Guest post by Brandon Tejedor
I’m very much convinced that there is a need in the church for Apologetics. I am equally convinced that the field of Apologetics needs major reform. I don’t have it figured out, but here’s a few things:
- As Zach has pointed out, there is little-to-no room for doubt in most churches. I believe this is horrible. Doubt is not the bane of faith. My faith was and IS forged by my doubt more often than not. And it doesn’t come from reading catchy phrases that win arguments, but months and years of wrestling with challenges. In this I believe churches have failed me miserably, though great Christian academics and scholars have made up for that failing to some degree.
A church that can not engage doubt honestly in both intellectual and existential ways is not one likely to flourish, and is simultaneously failing and pushing away today’s intelligentsia.
- Christian Orthodoxy needs some serious refocusing. I don’t know how Young Earth Creationism, Capitalist Economics, Plenary Verbal Inspiration, and the right to bear arms all became nearly as important as “Jesus is Lord” but the list of requirements to be a Christian, especially a “good” Christian have grown so long that I’m worried about tying my shoes correctly. Now many of us do have firm conviction on many doctrinal matters, and I think that is no bad thing. But the requirements to get in under that umbrella are in my opinion far greater than need be and it sows unnecessary levels of discord. Augustine and Calvin wrote about non-literal interpretations of Genesis centuries before Darwin wrote about evolutionary theory. C.S. Lewis was most likely an inclusivist (even Billy Graham has made comments before that suggest inclusivism). And those are just a few people that have been hugely influential to historical and modern Christianity.
- There needs to be a greater distinction between Christianity and Politics. This goes for both left- and right-leaning Christians. Christ commanding us to take care of the poor does not automatically mean supporting welfare though many make it out to be such. The only thing the New Testament seems to teach about property is that we should be generous with our possessions, yet some treat higher taxes as if they mug God himself. I think it’s great to be politically involved, and I think it’s great to have your politics informed by your religious beliefs. I don’t think that political beliefs are equivalent to religious beliefs though, and many seem to make it out that way.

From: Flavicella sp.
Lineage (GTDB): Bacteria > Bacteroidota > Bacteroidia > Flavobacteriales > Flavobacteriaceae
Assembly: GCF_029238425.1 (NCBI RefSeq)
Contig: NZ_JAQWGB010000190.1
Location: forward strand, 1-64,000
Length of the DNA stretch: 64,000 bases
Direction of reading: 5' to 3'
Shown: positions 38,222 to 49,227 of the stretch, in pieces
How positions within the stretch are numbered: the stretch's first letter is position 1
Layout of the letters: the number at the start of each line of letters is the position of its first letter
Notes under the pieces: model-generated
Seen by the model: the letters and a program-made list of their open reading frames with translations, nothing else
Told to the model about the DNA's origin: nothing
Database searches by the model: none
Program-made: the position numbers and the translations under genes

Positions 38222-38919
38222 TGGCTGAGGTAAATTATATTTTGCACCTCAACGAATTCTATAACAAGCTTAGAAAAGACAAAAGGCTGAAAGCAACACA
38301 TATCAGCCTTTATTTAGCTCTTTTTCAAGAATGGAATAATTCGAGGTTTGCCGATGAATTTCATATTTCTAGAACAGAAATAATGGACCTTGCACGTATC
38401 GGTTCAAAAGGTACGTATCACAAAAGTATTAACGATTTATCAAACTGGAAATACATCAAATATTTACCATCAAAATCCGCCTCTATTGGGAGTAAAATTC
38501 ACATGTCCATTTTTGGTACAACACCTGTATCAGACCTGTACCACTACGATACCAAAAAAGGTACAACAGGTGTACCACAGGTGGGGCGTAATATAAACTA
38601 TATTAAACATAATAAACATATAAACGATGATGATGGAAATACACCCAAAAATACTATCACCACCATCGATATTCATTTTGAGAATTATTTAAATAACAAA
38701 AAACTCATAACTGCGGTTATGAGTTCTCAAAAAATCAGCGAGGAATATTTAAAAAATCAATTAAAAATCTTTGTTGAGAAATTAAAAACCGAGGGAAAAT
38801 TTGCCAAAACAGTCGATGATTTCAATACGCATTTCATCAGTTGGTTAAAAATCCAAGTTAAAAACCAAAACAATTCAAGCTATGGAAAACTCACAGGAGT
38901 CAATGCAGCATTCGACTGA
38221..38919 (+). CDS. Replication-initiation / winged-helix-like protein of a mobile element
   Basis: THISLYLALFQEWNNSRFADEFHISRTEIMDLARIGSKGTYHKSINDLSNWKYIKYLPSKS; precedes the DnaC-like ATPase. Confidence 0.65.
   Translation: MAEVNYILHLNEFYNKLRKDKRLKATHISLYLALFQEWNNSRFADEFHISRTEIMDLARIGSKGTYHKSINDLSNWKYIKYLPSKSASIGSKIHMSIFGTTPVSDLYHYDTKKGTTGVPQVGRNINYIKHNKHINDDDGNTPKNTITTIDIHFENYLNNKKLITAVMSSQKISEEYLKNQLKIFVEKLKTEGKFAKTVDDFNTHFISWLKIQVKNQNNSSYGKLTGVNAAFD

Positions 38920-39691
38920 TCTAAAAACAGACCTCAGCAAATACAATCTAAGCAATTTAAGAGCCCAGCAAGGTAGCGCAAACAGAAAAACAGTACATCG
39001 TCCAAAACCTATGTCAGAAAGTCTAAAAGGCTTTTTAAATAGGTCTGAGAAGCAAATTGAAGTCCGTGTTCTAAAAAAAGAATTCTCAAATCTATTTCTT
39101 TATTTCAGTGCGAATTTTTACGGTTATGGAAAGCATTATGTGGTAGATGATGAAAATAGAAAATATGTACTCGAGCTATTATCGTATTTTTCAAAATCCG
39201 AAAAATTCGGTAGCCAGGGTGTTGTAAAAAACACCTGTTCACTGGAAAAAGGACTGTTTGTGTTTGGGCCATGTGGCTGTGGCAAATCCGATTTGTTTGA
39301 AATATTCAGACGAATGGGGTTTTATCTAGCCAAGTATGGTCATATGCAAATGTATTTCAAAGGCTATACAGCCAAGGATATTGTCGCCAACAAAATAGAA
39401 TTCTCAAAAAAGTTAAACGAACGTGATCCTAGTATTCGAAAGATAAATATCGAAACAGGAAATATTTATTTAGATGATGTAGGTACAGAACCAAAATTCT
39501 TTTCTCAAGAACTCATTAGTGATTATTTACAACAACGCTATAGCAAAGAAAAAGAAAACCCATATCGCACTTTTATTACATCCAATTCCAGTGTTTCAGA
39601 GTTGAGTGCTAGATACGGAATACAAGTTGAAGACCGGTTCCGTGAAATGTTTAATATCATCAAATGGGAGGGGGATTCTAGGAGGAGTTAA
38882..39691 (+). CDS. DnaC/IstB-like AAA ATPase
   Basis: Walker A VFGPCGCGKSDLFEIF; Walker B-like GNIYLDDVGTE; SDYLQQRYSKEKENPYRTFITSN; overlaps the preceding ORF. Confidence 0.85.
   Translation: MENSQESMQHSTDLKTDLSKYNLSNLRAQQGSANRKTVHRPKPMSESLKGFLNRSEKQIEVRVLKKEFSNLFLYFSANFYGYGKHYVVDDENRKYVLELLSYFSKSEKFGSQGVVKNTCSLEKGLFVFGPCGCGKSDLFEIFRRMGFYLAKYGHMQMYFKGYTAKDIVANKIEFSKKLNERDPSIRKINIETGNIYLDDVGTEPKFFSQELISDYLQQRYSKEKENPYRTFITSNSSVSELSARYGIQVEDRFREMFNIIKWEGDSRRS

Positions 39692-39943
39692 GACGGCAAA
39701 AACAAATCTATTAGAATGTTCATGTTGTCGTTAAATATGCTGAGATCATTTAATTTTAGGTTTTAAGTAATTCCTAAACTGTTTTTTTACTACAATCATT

- The discussions we have on these issues, and the “Apologetics arena” in general, need to be infused with a greater abundance of grace. This means not just respect, but genuine care for the fact that many people who disagree with us do so with genuine and non-malicious intent. This means patience needs to be employed, as too many Apologists expect people to immediately change their minds as soon as they hear “good reason.” The fact is that beliefs, save when based solely on demonstrably false information, generally are very complex with countless influential factors informing them, and they rarely change quickly one way or the other save through powerful events (not all that often do lectures and debates count as powerful events, though at times and for some they do). Most idea shifts are gradual, yet all too often there’s this unspoken expectation that an altar call should follow every presentation of the Kalam Cosmological argument.
- The greatest Apologetic is love. When speaking specifically of the apologia, we are commanded to gentleness and respect, but as Christians we are commanded to love in all things.
“Love is patient; love is kind; love is not envious or boastful or arrogant or rude. It does not insist on its own way; it is not irritable or resentful; it does not rejoice in wrongdoing, but rejoices in the truth. It bears all things, believes all things, hopes all things, endures all things.”
–1 Corinthians 13:4–7
Any Christian apologetic which lacks patience and kindness, which displays envy, boasting, arrogance, or rudeness, irritation or resentfulness, any apologetic which celebrates some wrongdoing in some ends-justify-the-means sort of way, that shuns truth or fails to bear the worst and fails to believe and hope for the best, is a failed apologetic regardless of its intellectual content. This, THIS!, above all else I think is the failure of many of my peers and predecessors in the field of Apologetics. It is a failure I have often been guilty of, but strive to improve in my constant interactions with Christians I don’t agree with (as they make up the majority of my tense relationships), as well as non-Christians.
That’s my thoughts on it at least.